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Analysis How are Bourbaki's book and Dieudonne's book?

  1. Mar 29, 2016 #1
    Dear Physics Forum friends,

    While vigorously studying Dugundji's Topology and Rudin's PMA, I found that the reference mentions the series of books written by N. Bourbaki, known as "Elements of Mathematics", and Dieudonne's Foundations of Modern Analysis. How are those books, specifically their treatment of the real analysis and topology compared to the books like Dugundji and Rudin. I always have been enjoying reading other books and articles, and I am very curious about Bourbaki and Dieudonne. Is there anything special about their exposition and problem sets compared to books I mentioned?
     
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  3. Mar 30, 2016 #2

    Samy_A

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    Bourbaki is the pseudonym used by a collective of (mainly French) mathematicians, one of them Dieudonné.

    The Bourbaki books are quite terse, very abstract, but have been very influential (see https://en.wikipedia.org/wiki/Nicolas_Bourbaki#Influence_on_mathematics_in_general ).
    Some people love the Bourbaki books, others hate them.

    If you have the time, I would suggest to give one of the Bourbaki books a look. They have a very specific style, that you may, as I said, love or hate.
     
  4. Mar 30, 2016 #3
    Of Dieudonné's dictionary of mathematics (years 1700 to 1900), I own a copy of the original French version. Most recommendable as reference for the college level honors courses; its latest chapters are usefull for a university certificate in math, because it gives nice abstracts of the key notions. ___________ For modern analysis, I will only read the required part of infinitesimal analysis contained in ''Advanced Calculus'' by Foland; and a book on Fourier's analysis by the same author; and "Differential Topology: An Introduction" by David B. Gauld. Since my trade is industrial draftsman, I only need to learn the math supporting: statics, and strength of materials, and mechanics of hydraulics, and advanced strength of materials, and mechanics of vibrations. ____________ For any student in major in math, the authors of analysis whom you mentionned, are often recommended. Foland's latest book on analysis, lacks of illustrations; his errata are shown on Internet.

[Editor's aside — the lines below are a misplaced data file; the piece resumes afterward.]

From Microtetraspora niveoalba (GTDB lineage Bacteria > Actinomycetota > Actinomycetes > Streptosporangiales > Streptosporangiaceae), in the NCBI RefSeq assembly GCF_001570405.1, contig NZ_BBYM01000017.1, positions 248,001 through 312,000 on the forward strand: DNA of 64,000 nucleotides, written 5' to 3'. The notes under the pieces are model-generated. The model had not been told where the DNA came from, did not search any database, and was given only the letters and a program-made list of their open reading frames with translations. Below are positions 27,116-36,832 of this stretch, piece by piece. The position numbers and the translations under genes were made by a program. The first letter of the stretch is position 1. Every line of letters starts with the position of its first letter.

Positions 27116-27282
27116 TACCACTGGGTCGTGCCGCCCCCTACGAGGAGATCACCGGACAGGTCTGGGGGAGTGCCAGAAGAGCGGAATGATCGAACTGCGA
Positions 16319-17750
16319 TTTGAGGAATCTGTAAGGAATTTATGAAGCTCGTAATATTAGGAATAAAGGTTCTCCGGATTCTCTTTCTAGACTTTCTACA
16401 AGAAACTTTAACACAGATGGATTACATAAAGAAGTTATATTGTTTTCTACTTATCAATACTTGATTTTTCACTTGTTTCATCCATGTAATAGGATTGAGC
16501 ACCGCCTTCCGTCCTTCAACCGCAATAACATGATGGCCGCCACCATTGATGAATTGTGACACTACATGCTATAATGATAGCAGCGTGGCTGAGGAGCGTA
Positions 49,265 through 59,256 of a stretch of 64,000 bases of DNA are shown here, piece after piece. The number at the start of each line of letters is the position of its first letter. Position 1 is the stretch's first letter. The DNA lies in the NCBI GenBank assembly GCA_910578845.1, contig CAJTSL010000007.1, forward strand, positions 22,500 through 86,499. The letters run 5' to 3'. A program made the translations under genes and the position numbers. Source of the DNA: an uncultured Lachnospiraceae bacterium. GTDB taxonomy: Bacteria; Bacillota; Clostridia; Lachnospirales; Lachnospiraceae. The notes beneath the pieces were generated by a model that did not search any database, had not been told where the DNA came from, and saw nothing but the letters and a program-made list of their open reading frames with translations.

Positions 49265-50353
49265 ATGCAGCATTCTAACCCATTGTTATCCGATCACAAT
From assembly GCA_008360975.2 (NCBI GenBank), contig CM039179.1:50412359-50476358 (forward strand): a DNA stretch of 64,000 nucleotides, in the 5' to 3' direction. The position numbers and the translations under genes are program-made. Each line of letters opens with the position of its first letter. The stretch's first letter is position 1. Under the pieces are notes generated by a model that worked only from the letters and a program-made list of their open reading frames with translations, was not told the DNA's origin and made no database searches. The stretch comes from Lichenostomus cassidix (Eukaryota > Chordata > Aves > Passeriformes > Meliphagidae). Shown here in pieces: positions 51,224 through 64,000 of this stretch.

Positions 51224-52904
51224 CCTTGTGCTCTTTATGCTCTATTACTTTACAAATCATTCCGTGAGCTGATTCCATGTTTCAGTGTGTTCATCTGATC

Last edited: Mar 30, 2016
  5. Mar 31, 2016 #4
    I just taken a look at some of Bourbaki's books, mainly the "Functions of a Real Variable" and "Topology I". I actually like the exposition, but I am not sure if they are up-to-date for the subjects like analysis and topology, judging from the fact that the books were written at 1960. Are their books on analysis and topology enough to carry me to the graduate level?
     
  6. Mar 31, 2016 #5
    By "dictionary of mathematics", do you mean Dieudonne's series of books on the analysis (Treatise on Analysis)? I read some positions of Folland, but I never like his style.
     
  7. Mar 31, 2016 #6

    Samy_A